Carving Out Real Care
So what should happen with private managed care for Medicaid mental health services? In round one, companies tried--and failed--to apply private-sector cost-cutting strategies to a complex public system. States are increasingly abandoning these contracts. In round two, the companies cooperated with governments to placate providers with efficient reimbursement and to meet limited performance goals, sidestepping fundamental problems in the system. Children still suffer.
Is round three coming to a state near you? According to Gail Robinson, vice president of the Lewin Group, an international consulting firm with expertise in mental health issues, the next few years will be a "critical time" in terms of the future of for-profit plans in public mental health services. "A number of states are finishing with three- or five-year contracts," she says. "They will need to consider the benefits and the cost [of renewal]." Preferring to contract with public and not-for-profit groups, some states responsible for millions of Medicaid recipients have not yet embraced for-profit managed mental health care. But that may change.
To succeed, state governments will have to do more than tinker with the contract language in their deals with managed care plans. They'll have to treat children's mental health as a continuum that includes insurance for psychiatric services, residential care, school support, social services, and the criminal justice system. They'll have to foot the bill for comprehensive community-based services. And they'll have to demand and monitor basic access to inpatient and outpatient care as well as actual improvement in the lives of troubled children. It's doubtful that for-profit plans can play anything more than a limited role in such a system.
Even the best managed care plan is only as strong as the political commitment to troubled children that supports it. Legislatures must establish measurable goals for the system and hold agencies responsible for meeting them. Through its oversight of the Medicaid program, Congress can do the same. Virtually all state Medicaid plans have federal waivers to allow managed care for mental health services; Congress should pressure the Department of Health and Human Services to require basic data on access to care before approving renewals. The recent denial of a waiver in New Mexico is a good first step.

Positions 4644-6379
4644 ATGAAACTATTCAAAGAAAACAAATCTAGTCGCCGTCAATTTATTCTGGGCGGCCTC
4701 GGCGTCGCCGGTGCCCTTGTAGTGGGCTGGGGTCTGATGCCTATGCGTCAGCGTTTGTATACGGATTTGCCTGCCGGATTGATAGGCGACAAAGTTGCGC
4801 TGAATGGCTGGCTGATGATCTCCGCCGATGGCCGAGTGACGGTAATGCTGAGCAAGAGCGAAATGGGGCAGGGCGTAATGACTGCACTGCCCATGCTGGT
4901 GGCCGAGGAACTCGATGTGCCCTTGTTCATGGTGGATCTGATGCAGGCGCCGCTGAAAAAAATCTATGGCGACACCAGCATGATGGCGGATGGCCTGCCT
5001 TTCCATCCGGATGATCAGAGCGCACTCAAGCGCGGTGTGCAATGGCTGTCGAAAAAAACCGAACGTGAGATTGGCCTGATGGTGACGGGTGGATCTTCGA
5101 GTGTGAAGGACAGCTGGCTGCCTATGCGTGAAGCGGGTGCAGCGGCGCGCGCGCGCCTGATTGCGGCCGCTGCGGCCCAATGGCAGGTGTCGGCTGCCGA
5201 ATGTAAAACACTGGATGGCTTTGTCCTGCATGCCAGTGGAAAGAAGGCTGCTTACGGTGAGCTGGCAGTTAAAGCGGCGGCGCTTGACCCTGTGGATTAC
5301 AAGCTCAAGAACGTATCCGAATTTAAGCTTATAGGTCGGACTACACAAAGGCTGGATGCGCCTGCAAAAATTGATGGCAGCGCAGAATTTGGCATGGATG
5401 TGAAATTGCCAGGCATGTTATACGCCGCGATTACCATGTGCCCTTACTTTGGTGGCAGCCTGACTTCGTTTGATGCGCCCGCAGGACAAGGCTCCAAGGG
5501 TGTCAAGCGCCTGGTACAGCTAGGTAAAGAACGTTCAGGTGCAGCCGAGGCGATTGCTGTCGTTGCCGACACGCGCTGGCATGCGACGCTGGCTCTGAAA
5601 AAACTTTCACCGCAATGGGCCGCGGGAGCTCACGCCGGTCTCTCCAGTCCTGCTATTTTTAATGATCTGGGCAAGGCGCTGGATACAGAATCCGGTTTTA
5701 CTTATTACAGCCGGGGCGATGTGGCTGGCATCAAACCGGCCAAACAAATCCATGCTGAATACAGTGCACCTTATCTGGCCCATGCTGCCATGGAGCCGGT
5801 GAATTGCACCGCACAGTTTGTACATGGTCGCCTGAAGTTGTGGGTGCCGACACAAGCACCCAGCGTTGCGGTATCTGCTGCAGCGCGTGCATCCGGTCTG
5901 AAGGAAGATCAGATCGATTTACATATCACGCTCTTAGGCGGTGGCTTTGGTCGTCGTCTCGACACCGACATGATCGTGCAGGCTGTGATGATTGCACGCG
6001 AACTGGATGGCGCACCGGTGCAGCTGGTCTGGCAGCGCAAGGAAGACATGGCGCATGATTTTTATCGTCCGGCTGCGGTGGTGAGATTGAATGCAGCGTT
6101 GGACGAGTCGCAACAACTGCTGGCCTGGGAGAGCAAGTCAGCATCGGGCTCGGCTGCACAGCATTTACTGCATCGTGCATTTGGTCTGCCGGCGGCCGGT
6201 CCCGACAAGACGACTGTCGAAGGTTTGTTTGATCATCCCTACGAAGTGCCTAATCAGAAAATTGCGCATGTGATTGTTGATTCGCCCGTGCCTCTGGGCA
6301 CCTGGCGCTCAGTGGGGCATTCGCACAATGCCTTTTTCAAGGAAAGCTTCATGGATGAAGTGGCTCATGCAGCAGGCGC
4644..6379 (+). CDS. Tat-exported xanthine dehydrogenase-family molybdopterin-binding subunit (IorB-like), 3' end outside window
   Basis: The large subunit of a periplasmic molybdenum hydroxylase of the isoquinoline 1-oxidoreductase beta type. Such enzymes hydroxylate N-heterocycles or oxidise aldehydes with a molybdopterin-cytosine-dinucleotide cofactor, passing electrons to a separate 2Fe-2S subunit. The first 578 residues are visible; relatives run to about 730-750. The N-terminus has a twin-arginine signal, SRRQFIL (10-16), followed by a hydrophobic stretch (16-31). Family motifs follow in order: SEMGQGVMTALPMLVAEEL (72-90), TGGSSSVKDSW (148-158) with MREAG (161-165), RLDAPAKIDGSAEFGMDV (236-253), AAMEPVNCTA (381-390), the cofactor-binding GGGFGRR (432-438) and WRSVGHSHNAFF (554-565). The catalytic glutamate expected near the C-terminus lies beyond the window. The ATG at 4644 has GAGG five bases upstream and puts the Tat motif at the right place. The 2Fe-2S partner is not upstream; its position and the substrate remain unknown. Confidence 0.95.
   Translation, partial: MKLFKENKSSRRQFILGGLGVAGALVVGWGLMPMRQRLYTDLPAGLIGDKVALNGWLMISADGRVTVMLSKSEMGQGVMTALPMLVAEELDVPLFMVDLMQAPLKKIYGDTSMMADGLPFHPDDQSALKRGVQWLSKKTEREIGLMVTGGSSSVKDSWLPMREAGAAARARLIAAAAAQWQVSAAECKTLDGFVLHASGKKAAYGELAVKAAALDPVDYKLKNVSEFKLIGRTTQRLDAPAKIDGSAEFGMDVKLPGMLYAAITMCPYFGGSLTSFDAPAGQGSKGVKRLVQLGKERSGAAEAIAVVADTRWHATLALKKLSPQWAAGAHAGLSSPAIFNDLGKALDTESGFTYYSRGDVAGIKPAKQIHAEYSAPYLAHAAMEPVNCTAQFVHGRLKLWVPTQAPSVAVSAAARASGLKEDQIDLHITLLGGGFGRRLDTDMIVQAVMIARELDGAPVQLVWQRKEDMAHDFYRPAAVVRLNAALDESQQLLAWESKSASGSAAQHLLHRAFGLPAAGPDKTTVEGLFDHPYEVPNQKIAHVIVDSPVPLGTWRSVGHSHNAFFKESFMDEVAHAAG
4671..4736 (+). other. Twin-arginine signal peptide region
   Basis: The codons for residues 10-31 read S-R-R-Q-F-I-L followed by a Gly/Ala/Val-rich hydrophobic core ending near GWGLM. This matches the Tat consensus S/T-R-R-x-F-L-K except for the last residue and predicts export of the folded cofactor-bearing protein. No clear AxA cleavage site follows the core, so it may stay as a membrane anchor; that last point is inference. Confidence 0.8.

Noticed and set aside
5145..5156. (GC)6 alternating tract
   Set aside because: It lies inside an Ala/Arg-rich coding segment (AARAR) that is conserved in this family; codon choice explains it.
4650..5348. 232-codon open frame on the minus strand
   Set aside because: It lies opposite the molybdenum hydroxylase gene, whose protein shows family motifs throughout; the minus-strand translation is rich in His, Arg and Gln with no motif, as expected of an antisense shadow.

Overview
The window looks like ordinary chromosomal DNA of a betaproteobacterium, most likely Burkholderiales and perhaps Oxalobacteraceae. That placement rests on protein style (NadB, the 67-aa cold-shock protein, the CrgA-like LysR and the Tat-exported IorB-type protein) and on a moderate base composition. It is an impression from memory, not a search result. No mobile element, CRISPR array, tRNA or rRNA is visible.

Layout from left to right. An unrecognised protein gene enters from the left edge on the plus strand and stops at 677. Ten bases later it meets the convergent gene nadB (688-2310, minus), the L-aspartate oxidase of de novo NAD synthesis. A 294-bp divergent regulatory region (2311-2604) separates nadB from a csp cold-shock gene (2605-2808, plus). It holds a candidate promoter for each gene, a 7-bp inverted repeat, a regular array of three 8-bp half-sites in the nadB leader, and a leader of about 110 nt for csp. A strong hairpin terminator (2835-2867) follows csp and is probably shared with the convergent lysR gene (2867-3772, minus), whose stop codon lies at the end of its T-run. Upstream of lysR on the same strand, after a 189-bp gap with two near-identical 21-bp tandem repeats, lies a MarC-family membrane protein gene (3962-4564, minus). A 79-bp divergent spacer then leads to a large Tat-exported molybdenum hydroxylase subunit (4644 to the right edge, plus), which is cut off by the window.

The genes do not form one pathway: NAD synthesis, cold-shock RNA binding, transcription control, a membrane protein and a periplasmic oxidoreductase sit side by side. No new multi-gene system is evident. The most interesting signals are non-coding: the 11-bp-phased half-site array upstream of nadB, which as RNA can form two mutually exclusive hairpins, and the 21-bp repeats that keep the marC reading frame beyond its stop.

In light of the public's interest in avoiding school shootings and youth violence, the political prospects of improved services are not dismal. While laws that mandate parity for mental health benefits can be easily circumvented, their passage indicates that legislators are willing to act to improve children's mental health. Rafael Semansky, a policy research analyst at the Bazelon Center, notes one financial incentive that may push the effort along: When a state uses Medicaid funds to intervene in a troubled child's life, the federal government foots about half the bill, but when that child disrupts school or winds up in jail, it's all on the state's dime.
I have yet to assist another patient as I did the depressed 14-year-old during my internship. Instead, I scramble to coordinate outpatient mental health care, school services, and home supports for troubled children in my primary care practice. Sometimes I help to avert a crisis, but often I fail. When I tell any of the current pediatric trainees of my past hope to detect serious mental illness among children and refer them to the mental health system for effective care, they just laugh.
From my vantage point, Massachusetts is hardly a model for the future of public mental health services. Nonetheless, the Partnership and similar companies may make offers that other state governments cannot refuse. ValueOptions now manages mental health benefits for 900 companies as well as 4.8 million individuals in the public. The company, led by the politically connected psychiatrist Ronald I. Dozoretz, recently fired a dozen managers from its Medicaid division. But Massachusetts executives kept their jobs--a sign of confidence in the Partnership's approach.
And why not be confident? Even in the face of public desire to help troubled children, there will always be a promising market in helping governments avoid politically daunting but necessary change. ¤